by Senior Airman Peter Thompson
7th Bomb Wing Public Affairs
4/21/2015 - POPE ARMY AIRFIELD, N.C. -- Members
of the 317th Airlift Group from Dyess Air Force Base, flew to Pope Army
Airfield, Fort Bragg, N.C., April 7, to participate in Combined Joint
Operational Access Exercise 15-01.
The exercise takes place multiple times each year to certify the Air
Force and Army's ability to deploy strategic airlift, contingency and
support forces in a large formation airdrop.
"The goal is to successfully exercise our ability to conduct a Joint
Forced Entry Operation against an adversary. Doing this requires us to
get scores of organizations working as a team and gathered at Pope Army
Airfield," said Col. Jeffrey Brown, 317th Airlift Group commander. "It
all comes together in a short amount of time, and all the organizations
have to work well together. The fact that so many organizations and
units can descend onto Pope AAF and execute such a complex mission is an
awesome testament to the way we trained and organized and equipped."
During CJOAX 15-01, the 317th AG and other Air Force mobility assets to
include C-130s and C-17s, worked with parajumpers from the 82nd Airborne
Division. Additionally, the 47th Squadron, British Royal Air Force and
British Army 16th Air Assault Brigade, worked side-by-side with American
forces to integrate multinational interoperability into the exercise.
"Multinational interoperability involves British Army, U.S. Army,
British Royal Air Force and U.S. Air Force. It's bringing all those
different tactics and regulations together to achieve the same
objective," said Capt. Andrew Karrer, 317th AG mission planning cell
chief. "It really requires a lot of work, experience and great
communication between all those pieces to understand what the
capabilities are, what the objective is, and to bring all those forces
together in a unified response."
The first days of the exercise were dedicated to the units working
together in small-scale formations to address their differences and find
solutions to common issues. Those days of training, coupled with
planning, led to the highlight of the event, a 23-ship tactical airlift
formation, which dropped 2,100 paratroopers and hundreds of tons of
equipment onto a drop zone at Fort Bragg in a simulated joint forcible
"You can't do it for real, unless you practice it for real; train like
you fight," Brown said. "It needs to be practiced. It's a national
capability that we have, to take the 82nd Airborne Division and seize an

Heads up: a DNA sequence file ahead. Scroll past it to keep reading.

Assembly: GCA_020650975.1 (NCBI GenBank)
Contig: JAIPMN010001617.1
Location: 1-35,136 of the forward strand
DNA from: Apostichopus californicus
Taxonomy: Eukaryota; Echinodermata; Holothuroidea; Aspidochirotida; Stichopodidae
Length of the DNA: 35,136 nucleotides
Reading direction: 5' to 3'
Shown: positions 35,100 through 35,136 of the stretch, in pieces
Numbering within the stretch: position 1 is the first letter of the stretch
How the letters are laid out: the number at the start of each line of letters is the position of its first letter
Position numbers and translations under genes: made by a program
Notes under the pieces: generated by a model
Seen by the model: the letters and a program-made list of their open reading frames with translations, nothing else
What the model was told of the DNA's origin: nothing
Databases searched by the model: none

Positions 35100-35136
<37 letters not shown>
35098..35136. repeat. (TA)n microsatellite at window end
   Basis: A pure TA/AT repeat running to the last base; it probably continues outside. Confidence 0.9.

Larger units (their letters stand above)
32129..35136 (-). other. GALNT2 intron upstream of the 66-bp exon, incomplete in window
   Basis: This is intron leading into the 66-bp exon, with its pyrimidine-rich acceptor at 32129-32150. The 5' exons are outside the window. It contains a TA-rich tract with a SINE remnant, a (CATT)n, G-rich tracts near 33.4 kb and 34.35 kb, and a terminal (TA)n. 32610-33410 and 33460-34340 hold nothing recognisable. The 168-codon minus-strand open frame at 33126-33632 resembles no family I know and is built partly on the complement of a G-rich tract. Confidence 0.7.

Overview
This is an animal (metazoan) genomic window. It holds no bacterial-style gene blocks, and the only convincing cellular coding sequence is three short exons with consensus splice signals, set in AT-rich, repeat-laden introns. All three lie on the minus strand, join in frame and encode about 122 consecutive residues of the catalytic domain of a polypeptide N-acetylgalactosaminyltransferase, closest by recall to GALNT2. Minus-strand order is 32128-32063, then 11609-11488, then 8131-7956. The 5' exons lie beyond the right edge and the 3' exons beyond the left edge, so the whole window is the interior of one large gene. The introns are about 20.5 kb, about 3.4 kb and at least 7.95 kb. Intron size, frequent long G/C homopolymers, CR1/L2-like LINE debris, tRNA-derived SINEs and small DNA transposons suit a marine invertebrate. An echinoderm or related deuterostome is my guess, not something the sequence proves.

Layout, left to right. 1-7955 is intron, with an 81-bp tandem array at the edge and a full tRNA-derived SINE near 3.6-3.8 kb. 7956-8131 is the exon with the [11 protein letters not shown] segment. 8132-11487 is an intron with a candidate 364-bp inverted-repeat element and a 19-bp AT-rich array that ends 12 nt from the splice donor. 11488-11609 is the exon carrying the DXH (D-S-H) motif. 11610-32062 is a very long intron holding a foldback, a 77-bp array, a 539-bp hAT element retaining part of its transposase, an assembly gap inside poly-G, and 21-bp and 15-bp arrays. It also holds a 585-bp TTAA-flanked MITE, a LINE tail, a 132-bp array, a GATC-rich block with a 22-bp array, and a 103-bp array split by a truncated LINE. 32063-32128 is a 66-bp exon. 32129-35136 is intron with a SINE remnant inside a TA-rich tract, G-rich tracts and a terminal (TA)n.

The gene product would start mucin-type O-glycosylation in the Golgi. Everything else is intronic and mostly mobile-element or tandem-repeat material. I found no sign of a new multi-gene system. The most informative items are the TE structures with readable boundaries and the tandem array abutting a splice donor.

airfield or provide humanitarian support. We can come in and provide a
presence that is there to help people, or we can punch our way in as the
pointy end of the spear.
"I'm very proud of the 317th AG and how we executed during JOAX.
Together with all of our higher-headquarters' tasked missions, the 317th
launched every tail we had this past week, including eight that
participated in JOAX. Our maintainers also supported five other USAF
C-130Js and two RAF C-130Js. On "hit night" maintenance went 14 for 14,
which is an amazing testament to the flying, planning, execution and
maintenance for the exercise."
Before returning to Dyess, the formation of aircraft also flew to
Alexandria, Louisiana, to pick up Soldiers from the 1st Brigade Combat
Team, 82nd Airborne Division, to airdrop them as part of a Global
Response Force Exercise. A GRE, like CJOAX, is organized to demonstrate a
short-notice, mass-deployment for combat or humanitarian support.
The impact of CJOAX and the GRE stretched deeper than the coordination
and execution of airdropping personnel. The week-long exercise bred
opportunities for maintainers and aircrews to assimilate with other
aircraft platforms. Many of the opportunities afforded to participants
from the 317th AG wouldn't be available to them at home station.
Maintainers from the 317th Aircraft Maintenance Squadron worked
hand-in-hand with the 43rd AMXS, a transient maintenance unit which
supports a multitude of aircraft platforms. Loadmasters from the 317th
AG spent time with vehicle operators from the 82nd ABD to practice
loading vehicles and machinery for airland operations.
"These opportunities are important to us because they keep us prepared
for whatever may come our way," said Staff Sgt. Craig Morrison, 40th
Airlift Squadron loadmaster. "It's been great building a partnership
with the 82nd Airborne Division and the British Royal Air Force because
we are able to learn how each other operates and fine-tune our
processes. If we do deploy with these units, we can work more
efficiently as a team."
Exercises such as CJOAX and the GRE require multiple facets of Air Force
and Army capabilities uniting and working together to achieve a common
goal. Airmen, Soldiers, operators, maintainers and civilians alike work
toward the goal of rapidly introducing forces into hostile environments
to conduct contingency operations.
By interacting and working closely with joint partners in the exercise,
participants are able to develop refinements to process and procedures
that can potentially enhance the effectiveness of real-world operations.
"We all have the same goal, which is protecting our nation," Brown said.
"It was a joy to working with our British allies and the 82d ABN during
JOAX and learning together with them."